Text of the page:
No, according to two leaders of the Southern Baptist Ethics and Religious Liberty Commission, President Russell Moore and director of policy studies Andrew Walker. They commented that laws that criminalize homosexuality are “an affront to the image of God embedded in all persons.” Moore and Walker wrote in response to a New York Times article about how anti-gay legislation in places like Uganda and Nigeria complicate international diplomacy.
They continued by pointing out that all are sinners and God has given authority to the state to maintain order and to carry out punishment of sinners. If ever thing Christians thought was sin was made illegal, the jails would be full and no one left to prosecute.
Attempts to criminalize homosexuality have been based upon Old Testament scriptures. Moore and Walker pointed out that Baptists, of all people, should know from their own history shows what happens when a state attempts to apply Old Testament law to the civil state.
“Our ancestors were whipped, beaten and exiled from Old England and from New England for refusing to sprinkle infants or to pay taxes for Anglican preaching,” they said. “We ought then to be, of all groups, in support of limiting the power of government to see itself as a theological broker.”
This is a refreshing change of direction and also establishes a logic for dealing with similar issues involving church and state. Any time government has to determine what is a religion and what is not, it becomes perilously close to establishing a religion. At the same time we have groups laboring for government to enact and to enforce legislation that would bind all citizens to a distinctively Christian ethic and theological understanding.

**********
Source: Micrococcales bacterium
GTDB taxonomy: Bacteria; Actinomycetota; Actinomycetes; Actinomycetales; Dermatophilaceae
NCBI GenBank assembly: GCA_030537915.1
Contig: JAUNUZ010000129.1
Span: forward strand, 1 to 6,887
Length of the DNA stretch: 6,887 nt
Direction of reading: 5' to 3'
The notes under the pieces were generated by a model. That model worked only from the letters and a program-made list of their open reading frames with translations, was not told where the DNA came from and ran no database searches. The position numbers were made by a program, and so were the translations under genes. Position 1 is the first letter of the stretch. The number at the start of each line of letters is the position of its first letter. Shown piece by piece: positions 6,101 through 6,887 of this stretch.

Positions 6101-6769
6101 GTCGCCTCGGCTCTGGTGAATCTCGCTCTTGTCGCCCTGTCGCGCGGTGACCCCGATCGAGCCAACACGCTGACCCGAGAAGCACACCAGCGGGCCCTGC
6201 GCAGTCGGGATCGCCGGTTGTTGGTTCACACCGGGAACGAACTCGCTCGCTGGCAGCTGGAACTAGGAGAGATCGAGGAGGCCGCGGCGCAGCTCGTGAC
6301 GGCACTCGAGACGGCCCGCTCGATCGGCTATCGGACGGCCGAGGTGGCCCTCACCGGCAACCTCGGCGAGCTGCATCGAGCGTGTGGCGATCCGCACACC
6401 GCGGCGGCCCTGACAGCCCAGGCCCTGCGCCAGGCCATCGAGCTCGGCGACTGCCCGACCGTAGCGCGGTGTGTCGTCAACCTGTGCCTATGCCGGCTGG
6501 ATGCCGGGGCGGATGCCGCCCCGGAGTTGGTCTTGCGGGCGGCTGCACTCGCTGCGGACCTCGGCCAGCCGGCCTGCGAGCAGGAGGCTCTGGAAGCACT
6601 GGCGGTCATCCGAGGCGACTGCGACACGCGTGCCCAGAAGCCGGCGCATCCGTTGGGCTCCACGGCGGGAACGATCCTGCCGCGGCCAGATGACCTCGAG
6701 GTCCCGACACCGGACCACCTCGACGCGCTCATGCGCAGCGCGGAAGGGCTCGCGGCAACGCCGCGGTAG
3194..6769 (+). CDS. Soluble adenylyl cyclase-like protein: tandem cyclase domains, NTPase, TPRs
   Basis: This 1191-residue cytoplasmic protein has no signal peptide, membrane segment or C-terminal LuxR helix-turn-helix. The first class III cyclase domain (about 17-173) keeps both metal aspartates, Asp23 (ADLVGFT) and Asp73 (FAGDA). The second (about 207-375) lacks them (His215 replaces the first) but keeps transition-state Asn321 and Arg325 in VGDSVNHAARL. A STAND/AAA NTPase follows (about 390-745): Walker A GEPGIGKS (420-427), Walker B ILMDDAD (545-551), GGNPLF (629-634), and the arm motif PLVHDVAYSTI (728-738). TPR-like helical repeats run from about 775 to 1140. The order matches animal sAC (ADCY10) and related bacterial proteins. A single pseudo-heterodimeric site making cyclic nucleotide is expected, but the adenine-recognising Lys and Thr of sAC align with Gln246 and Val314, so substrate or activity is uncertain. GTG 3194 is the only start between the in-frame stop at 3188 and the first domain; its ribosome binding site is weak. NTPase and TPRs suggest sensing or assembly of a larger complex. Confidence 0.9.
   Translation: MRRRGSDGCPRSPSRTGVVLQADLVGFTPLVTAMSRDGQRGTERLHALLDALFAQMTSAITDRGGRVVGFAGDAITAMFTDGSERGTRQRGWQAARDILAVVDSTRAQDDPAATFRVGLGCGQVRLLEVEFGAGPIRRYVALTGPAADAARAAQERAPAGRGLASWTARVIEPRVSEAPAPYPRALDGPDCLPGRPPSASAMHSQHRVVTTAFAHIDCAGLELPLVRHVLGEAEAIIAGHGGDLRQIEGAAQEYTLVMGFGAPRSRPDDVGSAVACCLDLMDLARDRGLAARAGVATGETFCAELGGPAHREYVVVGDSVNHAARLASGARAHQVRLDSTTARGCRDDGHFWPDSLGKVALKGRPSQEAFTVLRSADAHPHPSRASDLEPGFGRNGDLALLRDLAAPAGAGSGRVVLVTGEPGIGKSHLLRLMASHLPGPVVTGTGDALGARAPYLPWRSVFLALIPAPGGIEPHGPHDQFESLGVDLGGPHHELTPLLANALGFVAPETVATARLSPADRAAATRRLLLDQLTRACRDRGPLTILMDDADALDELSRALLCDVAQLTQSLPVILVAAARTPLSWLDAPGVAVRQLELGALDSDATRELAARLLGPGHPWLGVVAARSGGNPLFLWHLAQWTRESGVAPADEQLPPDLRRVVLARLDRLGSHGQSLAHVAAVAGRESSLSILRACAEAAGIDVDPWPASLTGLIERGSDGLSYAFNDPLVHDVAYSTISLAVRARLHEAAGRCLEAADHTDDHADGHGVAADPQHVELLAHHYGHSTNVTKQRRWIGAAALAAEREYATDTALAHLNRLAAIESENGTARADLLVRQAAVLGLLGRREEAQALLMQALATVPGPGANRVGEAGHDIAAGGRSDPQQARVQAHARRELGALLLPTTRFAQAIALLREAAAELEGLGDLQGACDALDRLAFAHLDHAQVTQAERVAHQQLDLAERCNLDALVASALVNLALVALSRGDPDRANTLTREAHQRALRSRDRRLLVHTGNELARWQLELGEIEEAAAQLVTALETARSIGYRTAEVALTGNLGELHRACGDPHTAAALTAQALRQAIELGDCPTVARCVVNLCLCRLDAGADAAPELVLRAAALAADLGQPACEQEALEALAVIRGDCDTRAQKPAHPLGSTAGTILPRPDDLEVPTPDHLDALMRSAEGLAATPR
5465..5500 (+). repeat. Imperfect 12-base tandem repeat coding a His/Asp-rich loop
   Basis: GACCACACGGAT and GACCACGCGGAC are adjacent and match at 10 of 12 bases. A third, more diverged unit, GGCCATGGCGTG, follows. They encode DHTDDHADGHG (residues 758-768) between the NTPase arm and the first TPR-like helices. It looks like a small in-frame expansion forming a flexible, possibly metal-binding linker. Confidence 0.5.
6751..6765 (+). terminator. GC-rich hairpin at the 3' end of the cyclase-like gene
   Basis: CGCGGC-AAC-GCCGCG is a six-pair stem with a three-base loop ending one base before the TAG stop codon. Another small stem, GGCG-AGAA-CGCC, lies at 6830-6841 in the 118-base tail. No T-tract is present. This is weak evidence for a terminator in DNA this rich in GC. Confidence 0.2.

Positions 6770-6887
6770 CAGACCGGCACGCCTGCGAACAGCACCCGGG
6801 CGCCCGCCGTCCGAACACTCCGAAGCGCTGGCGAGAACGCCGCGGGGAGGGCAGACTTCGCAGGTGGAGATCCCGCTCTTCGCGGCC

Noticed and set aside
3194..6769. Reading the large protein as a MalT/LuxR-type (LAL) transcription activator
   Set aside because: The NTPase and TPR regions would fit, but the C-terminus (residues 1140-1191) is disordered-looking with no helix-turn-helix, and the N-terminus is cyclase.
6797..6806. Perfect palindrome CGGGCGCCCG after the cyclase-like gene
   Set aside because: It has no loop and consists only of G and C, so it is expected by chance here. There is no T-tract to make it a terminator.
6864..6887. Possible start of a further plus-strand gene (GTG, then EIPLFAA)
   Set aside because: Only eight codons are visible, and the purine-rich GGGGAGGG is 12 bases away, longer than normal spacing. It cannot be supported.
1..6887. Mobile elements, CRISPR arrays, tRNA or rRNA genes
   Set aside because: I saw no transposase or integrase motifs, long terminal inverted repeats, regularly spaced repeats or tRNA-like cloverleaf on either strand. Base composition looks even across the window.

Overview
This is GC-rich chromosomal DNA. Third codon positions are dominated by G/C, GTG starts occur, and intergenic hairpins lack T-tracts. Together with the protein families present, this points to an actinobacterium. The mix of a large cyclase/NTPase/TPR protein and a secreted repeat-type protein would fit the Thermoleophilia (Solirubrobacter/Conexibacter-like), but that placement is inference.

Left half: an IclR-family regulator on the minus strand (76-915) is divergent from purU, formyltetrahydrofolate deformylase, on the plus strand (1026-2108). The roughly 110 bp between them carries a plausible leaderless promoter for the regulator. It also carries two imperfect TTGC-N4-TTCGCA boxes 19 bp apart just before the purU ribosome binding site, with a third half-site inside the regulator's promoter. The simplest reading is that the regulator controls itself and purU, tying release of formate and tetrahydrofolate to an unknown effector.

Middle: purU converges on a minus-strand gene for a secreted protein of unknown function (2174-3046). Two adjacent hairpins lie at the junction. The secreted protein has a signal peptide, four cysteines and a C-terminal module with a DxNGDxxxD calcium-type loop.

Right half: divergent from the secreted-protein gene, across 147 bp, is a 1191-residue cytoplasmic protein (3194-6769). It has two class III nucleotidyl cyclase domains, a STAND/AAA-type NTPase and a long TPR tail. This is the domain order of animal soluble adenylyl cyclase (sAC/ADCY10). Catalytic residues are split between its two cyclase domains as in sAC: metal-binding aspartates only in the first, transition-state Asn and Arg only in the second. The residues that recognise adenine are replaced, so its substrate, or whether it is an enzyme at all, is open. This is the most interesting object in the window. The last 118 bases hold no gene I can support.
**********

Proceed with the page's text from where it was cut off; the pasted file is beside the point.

The current lawsuits involving Hobby Lobby and others over the contraception mandate of the Affordable Care Act falls under this same category. It is up to individual employees to decide whether or not they would utilize contraception of any kind. The argument from Hobby Lobby would simply transfer from government to employer who would determine a practice based upon religious belief.
Another example would be homosexual marriage. The state is primarily concerned primarily with paternity and property, and any ceremony which recognized that could constitute a marriage legally. A church or denomination can establish whatever definitions and practices it wants to define marriage. What a church considers to be marriage should not be made normative for the state. Interestingly, I have read of countries where two ceremonies were required: one for the state and one for the church, and the legal one was only the state ceremony. Maybe a reader can help me remember the country. I am guessing on of the predominately Catholic countries.
Christians use a tremendous amount of time and resources advocating legislation that would enshrine Christian principles. That same energy should be used to win others to a Christian point of view through witness and persuasion, not legislation.